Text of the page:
The Swan Knight in this opera was not Heylas but a hero with a name too holy for earthly men and women to pronounce. Elsa, the daughter of the deceased Duke of Brabant, was accused by Friedrich of Telramund to have killed her brother, Gottfried, so that she can marry her secret lover and become the sole heiress of her father’s estate. King Henry Fowler ordered justice by ordeal. At the critical moment, the hero appeared in a boat drawn by a swan. He offered his help to Elsa on the conditions that he can marry her and that she will never ask for his name. Elsa quickly consented, and the unnamed hero duly defeated Telramund.
Ortrud, the wife of Telramund and the priestess of the pagan gods, knew the holy origin of the mysterious hero. She directed her husband to cut a piece of the hero’s flesh in order to dispel his miraculous power while she went to plant the seeds of doubts on Elsa to the name and origin of the hero. Initially unconvinced, then wavered, and finally succumbed to her own weakness, Elsa asked the hero twice. Upon the third time, the hero can hold no more but to summon King Henry Fowler and all the soldiers of Brabant to disclose the secrets:
‘He comes from an enchanted place, Monsalvat, where the most sacred relics, the Holy Grail, is kept. He keeps guard over it. His father is Parsifal, rule of the holy lands, and the name Elsa was never to pronounce – and never will – is Lohengrin‘
With his name and origin disclosed, his code with the brotherhood of the Holy Grail resumed and he must return. At this moment, Ortrud revealed her evil plot: it was she who used dark magic to transform Gottfried into the swan – the same swan that brought Lohengrin to them and was going to take him away. Upon hearing it, Lohengrin prayed. Miracle happened. The swan dived into water and emerged as Gottfried. Lohengrin then vanished into the air. Elsa cried, and died in despair at her brother’s feet.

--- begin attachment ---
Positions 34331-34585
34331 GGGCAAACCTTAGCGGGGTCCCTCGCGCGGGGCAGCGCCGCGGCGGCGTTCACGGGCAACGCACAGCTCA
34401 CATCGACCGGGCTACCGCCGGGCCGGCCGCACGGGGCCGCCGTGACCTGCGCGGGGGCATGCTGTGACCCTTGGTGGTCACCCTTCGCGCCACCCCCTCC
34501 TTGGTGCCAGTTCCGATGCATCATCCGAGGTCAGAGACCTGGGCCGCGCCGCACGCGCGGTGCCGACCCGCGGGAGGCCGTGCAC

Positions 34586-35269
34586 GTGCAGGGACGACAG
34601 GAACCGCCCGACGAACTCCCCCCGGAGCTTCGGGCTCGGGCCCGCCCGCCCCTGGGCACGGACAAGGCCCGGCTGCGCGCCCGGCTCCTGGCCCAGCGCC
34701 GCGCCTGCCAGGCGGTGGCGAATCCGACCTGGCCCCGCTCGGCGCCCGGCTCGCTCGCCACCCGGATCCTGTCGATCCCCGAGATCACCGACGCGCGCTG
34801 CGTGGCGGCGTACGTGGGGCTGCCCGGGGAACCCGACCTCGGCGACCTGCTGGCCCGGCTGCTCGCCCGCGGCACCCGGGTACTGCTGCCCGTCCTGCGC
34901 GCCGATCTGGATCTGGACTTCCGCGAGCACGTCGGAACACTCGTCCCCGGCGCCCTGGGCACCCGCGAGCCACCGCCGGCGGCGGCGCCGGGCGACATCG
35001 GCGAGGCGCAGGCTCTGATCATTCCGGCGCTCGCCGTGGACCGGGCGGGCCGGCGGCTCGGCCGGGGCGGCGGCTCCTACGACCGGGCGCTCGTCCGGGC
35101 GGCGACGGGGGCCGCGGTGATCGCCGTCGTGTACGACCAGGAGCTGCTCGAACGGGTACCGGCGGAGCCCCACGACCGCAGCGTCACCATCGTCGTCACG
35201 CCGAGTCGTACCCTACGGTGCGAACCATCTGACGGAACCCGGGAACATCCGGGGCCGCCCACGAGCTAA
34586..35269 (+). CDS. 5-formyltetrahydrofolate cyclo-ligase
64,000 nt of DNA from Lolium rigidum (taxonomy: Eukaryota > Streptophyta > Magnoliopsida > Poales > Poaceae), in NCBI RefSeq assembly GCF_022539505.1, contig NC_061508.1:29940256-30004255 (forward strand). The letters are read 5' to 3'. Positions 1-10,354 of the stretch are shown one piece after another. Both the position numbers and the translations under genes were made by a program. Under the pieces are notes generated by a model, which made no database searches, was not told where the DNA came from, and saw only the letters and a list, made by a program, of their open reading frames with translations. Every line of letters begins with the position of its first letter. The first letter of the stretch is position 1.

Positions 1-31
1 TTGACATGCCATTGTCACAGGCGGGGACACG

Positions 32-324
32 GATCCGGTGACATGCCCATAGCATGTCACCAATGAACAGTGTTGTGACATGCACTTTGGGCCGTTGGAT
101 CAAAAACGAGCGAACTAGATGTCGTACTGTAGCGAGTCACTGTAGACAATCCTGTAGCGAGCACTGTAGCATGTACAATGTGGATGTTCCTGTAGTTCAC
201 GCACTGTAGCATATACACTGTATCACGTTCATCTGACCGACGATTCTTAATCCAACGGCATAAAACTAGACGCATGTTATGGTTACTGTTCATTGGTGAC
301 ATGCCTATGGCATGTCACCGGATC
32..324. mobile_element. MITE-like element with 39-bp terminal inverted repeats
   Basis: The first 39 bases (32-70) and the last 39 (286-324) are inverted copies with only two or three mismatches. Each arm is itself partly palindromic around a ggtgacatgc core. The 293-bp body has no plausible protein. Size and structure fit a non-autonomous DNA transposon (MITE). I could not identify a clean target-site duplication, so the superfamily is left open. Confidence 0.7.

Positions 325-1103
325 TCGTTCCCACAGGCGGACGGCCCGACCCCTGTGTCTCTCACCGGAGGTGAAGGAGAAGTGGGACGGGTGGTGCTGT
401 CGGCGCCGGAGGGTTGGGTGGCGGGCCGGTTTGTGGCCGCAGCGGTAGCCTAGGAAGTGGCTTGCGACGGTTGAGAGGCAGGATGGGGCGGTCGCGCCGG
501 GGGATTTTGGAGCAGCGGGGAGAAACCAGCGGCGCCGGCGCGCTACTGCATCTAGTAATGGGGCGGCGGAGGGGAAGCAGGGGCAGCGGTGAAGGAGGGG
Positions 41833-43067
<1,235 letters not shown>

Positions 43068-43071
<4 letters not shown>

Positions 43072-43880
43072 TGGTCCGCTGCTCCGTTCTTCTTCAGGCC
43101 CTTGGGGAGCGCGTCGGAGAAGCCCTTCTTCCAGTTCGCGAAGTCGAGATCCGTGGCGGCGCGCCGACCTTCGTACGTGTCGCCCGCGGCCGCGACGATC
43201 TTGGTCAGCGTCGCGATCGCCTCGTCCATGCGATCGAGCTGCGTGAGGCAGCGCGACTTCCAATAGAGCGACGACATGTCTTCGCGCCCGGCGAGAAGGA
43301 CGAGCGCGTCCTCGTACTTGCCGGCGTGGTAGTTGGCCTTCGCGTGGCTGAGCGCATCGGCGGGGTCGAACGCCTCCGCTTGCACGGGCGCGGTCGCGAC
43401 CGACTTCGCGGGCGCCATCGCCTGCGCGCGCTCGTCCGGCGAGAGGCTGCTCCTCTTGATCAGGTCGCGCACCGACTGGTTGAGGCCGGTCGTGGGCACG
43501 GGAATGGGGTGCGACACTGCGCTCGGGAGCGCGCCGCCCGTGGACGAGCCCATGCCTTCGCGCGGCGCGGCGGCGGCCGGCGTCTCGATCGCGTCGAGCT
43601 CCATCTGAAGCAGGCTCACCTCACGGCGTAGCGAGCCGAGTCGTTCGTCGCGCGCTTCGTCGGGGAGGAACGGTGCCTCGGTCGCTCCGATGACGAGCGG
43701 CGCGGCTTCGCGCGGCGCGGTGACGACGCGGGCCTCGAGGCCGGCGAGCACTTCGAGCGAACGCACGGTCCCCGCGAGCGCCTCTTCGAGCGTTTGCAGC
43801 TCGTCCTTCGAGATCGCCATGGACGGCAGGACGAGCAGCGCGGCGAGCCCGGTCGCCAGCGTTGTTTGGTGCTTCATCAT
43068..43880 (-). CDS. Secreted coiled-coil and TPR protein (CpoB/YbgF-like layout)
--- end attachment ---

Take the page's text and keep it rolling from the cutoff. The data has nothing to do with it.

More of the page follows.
Many commentaries viewed Lohengrin as a personal testament of Wagner. Lohengrin found himself misunderstood in spite of his miraculous power because he was bound by the code not to have his name revealed. Like Lohengrin, Wagner felt that his artistic genius has not been properly appreciated. As Lohengrin was finally forced to disclose his secrets and must, reluctantly, leave, Wagner, in the words of Thomas May, ‘bids a pained farewell to the art of opera as he has known as it’ (in Wagner ‘s “Beautiful Dream” and the Tragedy of Lohengrin).
Unlike Lohengrin, however, Wagner did eventually find an outlet to unleash his musical genius. Lohengrin, on the other hand, is a hero that is always awaiting for his next heroic mission. In Before Brabant, the little kingdom of his father was unworthy of Heylas (the Swan Knight)’ attention. Something much greater is waiting for him.
In Wagner’s Lohengrin, it turns out that the hero’s journey is to Brabant for saving a little princess called Elsa. To Elsa, Lohengrin’s demand seems like a blackmailing: ‘Don’t ask, otherwise I will leave’. This is like Jesus saying ‘Don’t be afraid; just believe.’ (Mark 5:36 NIV). In other words, what Lohengrin wants is unquestioned faith in him. As a hero from the holy lands, he is all-powerful and not to be doubted and questioned. Elsa failed. She had questions where his miraculous power comes from. Was it black magic? Was he a reincarnation of Satan? How can I bind him, so that he will not leave me?
As soon as his name is uttered, Lohengrin must return to the holy lands. Elsa revealed herself, just like the little kingdom of the Swan Knight’s father, as unworthy of his attention. The Swan Knight is still residing somewhere beyond the cloud, awaiting for his heroic destiny.
Extended Reading: Lohengrin (Opera Journey Mini Guide Series) by Burton D. Fischer